Everyone had told us that we would be greatly disillusioned when we saw Paris, and maybe because of that it was just the opposite.  They took us by the "Champs Elysees" and many other parts of the city, but the most impressive were the stops that we made.  The first was the church of the Madeleine.  The first impression one has on seeing this building is "This looks like anything but a church!"  and later we found out there was a reason for that.  It seems that Napoleon ordered the building constructed as a museum to commemorate his glorious battles: it is surrounded by enormous columns, and on the outside, in the walls, there are large niches where he was thinking of putting statues of his most valiant and renowned generals.  But as always, man proposes and God disposes and when Napoleon lost the battle of Waterloo, the government decided to make a church out of the building.  The places Napoleon had destined for his generals now are occupied by celestial generals: angels and saints.

The interior of the church is very simple and that alone is greatly impressive.  The main altar represents Mary Magdalene carried to heaven by three beautiful angels.  It was when the guide was explaining some details of this altar that we heard a very refined voice ask in French "Can you please explain that in Spanish?"

We looked, and we saw that the voice belonged to a middle-aged lady dressed in that simple elegance that is the sign of true aristocracy, and as we left the church we spoke to her.

"Are you Spanish?" we asked.

"Yes,"  she answered us with eyes illuminated by having encountered compatriots in a foreign land, "are you as well?"

From then on we were inseparable during the rest of the excursion.  She told us that she was called "Candida del Fresno,"  that she is Asturian but when she is not traveling (which she does quite frequently), she lives either in Madrid or in Alicante.  She has been a week in Paris, but on Friday she left to take a trip through Germany, Switzerland, and Scandinavia.  She gave us her address in Madrid, Calle Montesquinza No. 6, and her telephone number, but we won't be able to see her, because she won't be back until October.  She is a very nice woman and must be well situated, not only because she travels, but also because she doesn't like either the socialists or any other parties of the left.  At the end of the excursion she said goodbye very affectionately; she gave me a kiss and promised to come see us when she comes to New York.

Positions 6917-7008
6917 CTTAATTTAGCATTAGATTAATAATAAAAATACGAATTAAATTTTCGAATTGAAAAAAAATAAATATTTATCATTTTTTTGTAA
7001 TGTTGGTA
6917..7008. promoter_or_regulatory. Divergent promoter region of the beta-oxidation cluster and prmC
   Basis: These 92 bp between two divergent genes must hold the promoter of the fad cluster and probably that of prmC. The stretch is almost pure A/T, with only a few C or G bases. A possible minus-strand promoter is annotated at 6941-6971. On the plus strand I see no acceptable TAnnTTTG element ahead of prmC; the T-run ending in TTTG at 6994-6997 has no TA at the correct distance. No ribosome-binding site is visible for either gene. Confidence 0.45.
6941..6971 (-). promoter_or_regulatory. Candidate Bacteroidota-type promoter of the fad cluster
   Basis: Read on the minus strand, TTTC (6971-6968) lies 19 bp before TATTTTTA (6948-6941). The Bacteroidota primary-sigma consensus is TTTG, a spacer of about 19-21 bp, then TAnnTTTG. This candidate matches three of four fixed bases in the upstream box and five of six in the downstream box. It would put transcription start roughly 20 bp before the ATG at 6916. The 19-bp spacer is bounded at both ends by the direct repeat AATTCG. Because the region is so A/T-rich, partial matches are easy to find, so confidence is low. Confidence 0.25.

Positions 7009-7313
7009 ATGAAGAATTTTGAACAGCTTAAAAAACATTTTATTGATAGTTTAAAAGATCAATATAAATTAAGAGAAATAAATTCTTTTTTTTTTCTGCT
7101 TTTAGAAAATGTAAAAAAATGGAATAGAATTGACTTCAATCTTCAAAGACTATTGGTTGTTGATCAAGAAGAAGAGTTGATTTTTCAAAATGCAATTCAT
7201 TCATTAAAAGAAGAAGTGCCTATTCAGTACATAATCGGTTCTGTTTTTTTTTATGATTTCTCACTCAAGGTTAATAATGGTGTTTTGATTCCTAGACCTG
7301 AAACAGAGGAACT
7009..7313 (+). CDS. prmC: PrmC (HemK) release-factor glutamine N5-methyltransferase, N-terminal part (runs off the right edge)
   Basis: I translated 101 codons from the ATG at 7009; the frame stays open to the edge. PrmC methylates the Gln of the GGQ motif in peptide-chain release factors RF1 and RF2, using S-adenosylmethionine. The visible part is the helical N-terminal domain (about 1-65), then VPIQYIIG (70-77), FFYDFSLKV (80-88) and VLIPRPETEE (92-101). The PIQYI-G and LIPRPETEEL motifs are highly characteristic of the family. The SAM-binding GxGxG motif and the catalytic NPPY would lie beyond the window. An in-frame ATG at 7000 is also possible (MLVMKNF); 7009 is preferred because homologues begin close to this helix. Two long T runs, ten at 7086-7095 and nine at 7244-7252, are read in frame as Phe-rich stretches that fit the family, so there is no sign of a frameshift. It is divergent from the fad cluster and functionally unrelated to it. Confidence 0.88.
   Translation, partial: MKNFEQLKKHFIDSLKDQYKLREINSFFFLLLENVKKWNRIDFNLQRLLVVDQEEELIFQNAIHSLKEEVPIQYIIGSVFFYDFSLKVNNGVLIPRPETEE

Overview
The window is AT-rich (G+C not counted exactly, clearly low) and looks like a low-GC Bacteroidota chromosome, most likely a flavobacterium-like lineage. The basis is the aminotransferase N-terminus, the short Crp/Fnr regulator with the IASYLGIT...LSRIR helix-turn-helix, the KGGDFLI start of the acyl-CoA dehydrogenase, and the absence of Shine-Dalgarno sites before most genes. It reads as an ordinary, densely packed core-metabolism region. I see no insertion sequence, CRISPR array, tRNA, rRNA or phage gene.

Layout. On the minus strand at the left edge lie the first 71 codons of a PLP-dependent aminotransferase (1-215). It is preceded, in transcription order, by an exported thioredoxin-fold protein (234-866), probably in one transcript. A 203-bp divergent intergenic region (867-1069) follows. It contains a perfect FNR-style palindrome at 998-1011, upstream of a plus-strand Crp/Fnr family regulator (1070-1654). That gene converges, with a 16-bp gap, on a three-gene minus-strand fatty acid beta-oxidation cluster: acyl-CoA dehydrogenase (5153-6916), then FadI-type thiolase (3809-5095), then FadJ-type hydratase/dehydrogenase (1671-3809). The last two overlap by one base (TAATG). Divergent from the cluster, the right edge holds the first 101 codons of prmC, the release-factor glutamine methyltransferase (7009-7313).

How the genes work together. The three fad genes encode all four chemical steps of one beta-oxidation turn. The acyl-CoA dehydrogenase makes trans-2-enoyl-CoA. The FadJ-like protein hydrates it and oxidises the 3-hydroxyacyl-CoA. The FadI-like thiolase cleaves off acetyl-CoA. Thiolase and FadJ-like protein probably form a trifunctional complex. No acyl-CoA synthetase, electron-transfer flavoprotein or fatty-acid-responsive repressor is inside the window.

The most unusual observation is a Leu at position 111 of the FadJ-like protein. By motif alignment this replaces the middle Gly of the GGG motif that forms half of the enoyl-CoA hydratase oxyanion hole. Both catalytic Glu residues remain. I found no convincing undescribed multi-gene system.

Well, I was telling you what we saw in Paris: - The Place de l"Etoile with its Arc de Triomphe, below which the Unknown Soldier was buried, also tugs at one's heart.  But the thing that impressed me the most, the thing which I will never forget is Napoleon's tomb.  It's a situation completely opposite to that of the Madeleine.  This building was built as a church, so it could become the Royal Chapel, and once it was built, they excavated the center and there they made Napoleon's tomb. His remains rest in a huge granite sarcophagus, surrounded by statues that represent his various victories, and flags that he used in his battles, faded by time.  The sarcophagus is sunk into the floor, and next to the tomb are engraved in marble these words of Napoleon: "I want my ashes to rest next to the river Seine, in the center of the French nation which I have loved so much."  In the vicinity are tombs of Napoleon's relatives and generals; among those that of "Pepe Botella" [the Spaniards' nickname for Joseph Bonaparte] and of Jerome Napoleon.  The tomb of this last-named person has a sad story.  Next to his sarcophagus is a very tiny sarcophagus.  In it is the heart of his wife, Catherine of Württemberg.  They say that she loved her husband very much but knew that when she died she would be buried in the pantheon of her own family, so she asked that when she died at least her heart be buried next to her husband.

Well I'm out of paper and I could still write "ad infinitum."